A Rose For Emily Essay Samples
Type of paper: Essay
Topic: Death, Homer, Servant, Evidence, House, People, Assumption, Relationships
According to Faulkner, the servant means everything to Miss Emily. The servant does everything for Miss Emily since when he was young till he grew old. He is indeed the protector of Miss Emily because of what the villagers thought the smell was because he had killed a rat or a snake. He also did a lot for Miss Emily from getting groceries to opening the doors and ushering guests in and out for Miss Emily. Apparently, Miss Emily was quite capable of running her errands.
The part specifically shows that the servant was not available since he did everything for her. In this case, he probably was not available forcing Miss Emily to go for the poison on her own. She also did more than buying poison. She rode around town with Homer Barron. But it is significant to annotate that the availability of rats and dust in the house were because the servant did not do enough cleaning. However, it seems that Miss Emily does not trust him enough to send him to buy the products that he ordered for Homer Barron. Although he serves her to his old age, he is released from his service after her death.
The opening of the door after her death is symbolic of his release from serving her after her death. The behavior portrayed by Miss Emily that of sitting in a room alone is that of a very antisocial person, it goes on to the front door being locked for so many days on end. However, when she rode around town with Homer, it shows a different side of her personality which ends with his death.
Faulkner suggests the dependence of Miss Emily on Tobe meaning that she normally shows fake independence as was the case of her father`s death when she broke down into tears after denying his death for a while.
The other assumption is that Tobe is the point of contact between Miss Emily and the people, but the essence is that he was only doing his job running the errands among other things. Miss Emily, on the other hand, connects to the people when she wants in order with her obligation of pride. She contacts the officials, and when she thinks the conversation is over she calls Tobe to show them out. She ordered the dressings for Homer on her own.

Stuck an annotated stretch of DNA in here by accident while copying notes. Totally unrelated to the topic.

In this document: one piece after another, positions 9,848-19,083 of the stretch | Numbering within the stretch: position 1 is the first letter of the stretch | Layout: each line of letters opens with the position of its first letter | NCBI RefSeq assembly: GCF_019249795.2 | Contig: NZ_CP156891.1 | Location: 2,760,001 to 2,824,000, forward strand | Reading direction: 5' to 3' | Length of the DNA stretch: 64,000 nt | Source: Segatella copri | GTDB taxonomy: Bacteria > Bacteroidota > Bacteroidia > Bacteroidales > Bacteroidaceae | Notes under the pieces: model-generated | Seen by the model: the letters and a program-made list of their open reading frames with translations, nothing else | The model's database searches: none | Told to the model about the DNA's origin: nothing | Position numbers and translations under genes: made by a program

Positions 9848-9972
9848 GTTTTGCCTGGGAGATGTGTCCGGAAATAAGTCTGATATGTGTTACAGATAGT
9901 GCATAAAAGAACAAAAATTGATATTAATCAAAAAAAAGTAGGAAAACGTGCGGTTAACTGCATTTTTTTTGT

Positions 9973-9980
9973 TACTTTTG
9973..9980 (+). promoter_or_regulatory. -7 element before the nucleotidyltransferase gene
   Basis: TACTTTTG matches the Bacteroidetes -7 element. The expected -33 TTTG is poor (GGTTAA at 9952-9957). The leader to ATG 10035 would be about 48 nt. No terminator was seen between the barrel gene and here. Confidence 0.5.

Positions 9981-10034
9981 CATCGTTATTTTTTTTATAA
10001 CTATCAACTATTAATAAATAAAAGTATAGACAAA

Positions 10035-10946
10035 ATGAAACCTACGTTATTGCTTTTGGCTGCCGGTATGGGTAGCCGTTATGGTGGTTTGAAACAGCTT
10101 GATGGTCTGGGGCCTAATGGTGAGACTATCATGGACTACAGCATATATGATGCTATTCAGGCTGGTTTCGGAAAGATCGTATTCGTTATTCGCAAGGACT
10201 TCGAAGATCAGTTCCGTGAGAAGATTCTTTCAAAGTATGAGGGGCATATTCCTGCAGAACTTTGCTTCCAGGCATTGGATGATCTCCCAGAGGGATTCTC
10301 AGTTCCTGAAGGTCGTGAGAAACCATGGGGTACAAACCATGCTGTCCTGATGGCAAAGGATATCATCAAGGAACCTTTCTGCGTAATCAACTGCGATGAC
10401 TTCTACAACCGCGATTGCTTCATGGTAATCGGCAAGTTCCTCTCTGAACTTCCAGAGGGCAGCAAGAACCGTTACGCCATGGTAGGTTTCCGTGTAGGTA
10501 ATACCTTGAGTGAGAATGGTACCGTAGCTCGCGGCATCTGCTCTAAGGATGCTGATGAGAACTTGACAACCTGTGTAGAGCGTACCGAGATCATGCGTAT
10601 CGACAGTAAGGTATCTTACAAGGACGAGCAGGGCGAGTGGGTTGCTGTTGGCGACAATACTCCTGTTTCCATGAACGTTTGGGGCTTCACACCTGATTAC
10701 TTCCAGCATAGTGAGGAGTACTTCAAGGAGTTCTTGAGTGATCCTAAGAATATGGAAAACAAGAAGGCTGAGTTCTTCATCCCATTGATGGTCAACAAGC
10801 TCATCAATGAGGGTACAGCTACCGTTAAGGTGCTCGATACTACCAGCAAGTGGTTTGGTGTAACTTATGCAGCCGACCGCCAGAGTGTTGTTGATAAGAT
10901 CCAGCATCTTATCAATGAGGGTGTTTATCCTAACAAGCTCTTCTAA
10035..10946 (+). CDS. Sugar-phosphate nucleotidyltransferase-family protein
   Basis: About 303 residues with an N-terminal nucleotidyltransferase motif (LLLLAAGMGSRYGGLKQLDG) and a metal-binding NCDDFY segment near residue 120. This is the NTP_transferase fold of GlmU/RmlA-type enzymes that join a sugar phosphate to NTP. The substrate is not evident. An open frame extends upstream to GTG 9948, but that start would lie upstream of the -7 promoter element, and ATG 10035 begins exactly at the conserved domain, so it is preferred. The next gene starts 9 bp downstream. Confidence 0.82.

His voice grew rusty because of his age; Faulkner suggests that his voice grew rusty because of disuse. But it is evident that he regularly talked when he went to buy supplies. According to Brook and Warren the pride that Miss Emily exhibited did not define her wealth because the people speculated that she was not as rich, and the only property in her possession was the house. The assumption is an assumption made by Brooks and Warren, but it is evident that she still had a lot of money based on the fact that she had a gold chain She bought the clothing for Homer and that she could afford all the exotic stuff in her house apart from the daily foodstuff that her servant bought for her. What remains bothering is her relationship with Homer and what became of him. It is evident that the relationship was irregular.
Faulkner, William. A Rose for Emily. Logan, Iowa: Perfection Learning Corp, 1990. Print.